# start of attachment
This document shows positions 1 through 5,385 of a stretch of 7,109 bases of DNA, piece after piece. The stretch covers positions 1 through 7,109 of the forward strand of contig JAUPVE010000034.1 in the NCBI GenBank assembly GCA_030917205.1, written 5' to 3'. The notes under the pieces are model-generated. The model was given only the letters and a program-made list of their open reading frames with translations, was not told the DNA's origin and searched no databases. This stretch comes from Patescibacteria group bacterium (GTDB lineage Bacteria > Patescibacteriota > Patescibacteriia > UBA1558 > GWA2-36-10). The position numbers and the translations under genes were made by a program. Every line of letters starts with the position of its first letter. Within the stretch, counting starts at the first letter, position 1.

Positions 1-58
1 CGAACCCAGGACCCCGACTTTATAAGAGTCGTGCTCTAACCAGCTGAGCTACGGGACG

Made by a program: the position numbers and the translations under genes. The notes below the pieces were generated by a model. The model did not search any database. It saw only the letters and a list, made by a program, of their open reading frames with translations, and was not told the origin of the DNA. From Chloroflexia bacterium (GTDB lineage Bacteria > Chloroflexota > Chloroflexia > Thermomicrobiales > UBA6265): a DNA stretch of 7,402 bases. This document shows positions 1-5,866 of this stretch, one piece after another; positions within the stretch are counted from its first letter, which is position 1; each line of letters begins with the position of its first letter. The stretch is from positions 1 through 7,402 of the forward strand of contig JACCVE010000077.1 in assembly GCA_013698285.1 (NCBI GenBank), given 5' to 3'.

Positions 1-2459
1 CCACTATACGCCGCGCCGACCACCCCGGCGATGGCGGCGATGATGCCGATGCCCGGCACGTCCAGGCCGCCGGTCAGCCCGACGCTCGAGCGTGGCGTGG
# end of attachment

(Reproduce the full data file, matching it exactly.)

This document shows positions 1 through 5,385 of a stretch of 7,109 bases of DNA, piece after piece. The stretch covers positions 1 through 7,109 of the forward strand of contig JAUPVE010000034.1 in the NCBI GenBank assembly GCA_030917205.1, written 5' to 3'. The notes under the pieces are model-generated. The model was given only the letters and a program-made list of their open reading frames with translations, was not told the DNA's origin and searched no databases. This stretch comes from Patescibacteria group bacterium (GTDB lineage Bacteria > Patescibacteriota > Patescibacteriia > UBA1558 > GWA2-36-10). The position numbers and the translations under genes were made by a program. Every line of letters starts with the position of its first letter. Within the stretch, counting starts at the first letter, position 1.

Positions 1-58
1 CGAACCCAGGACCCCGACTTTATAAGAGTCGTGCTCTAACCAGCTGAGCTACGGGACG

Made by a program: the position numbers and the translations under genes. The notes below the pieces were generated by a model. The model did not search any database. It saw only the letters and a list, made by a program, of their open reading frames with translations, and was not told the origin of the DNA. From Chloroflexia bacterium (GTDB lineage Bacteria > Chloroflexota > Chloroflexia > Thermomicrobiales > UBA6265): a DNA stretch of 7,402 bases. This document shows positions 1-5,866 of this stretch, one piece after another; positions within the stretch are counted from its first letter, which is position 1; each line of letters begins with the position of its first letter. The stretch is from positions 1 through 7,402 of the forward strand of contig JACCVE010000077.1 in assembly GCA_013698285.1 (NCBI GenBank), given 5' to 3'.

Positions 1-2459
1 CCACTATACGCCGCGCCGACCACCCCGGCGATGGCGGCGATGATGCCGATGCCCGGCACGTCCAGGCCGCCGGTCAGCCCGACGCTCGAGCGTGGCGTGG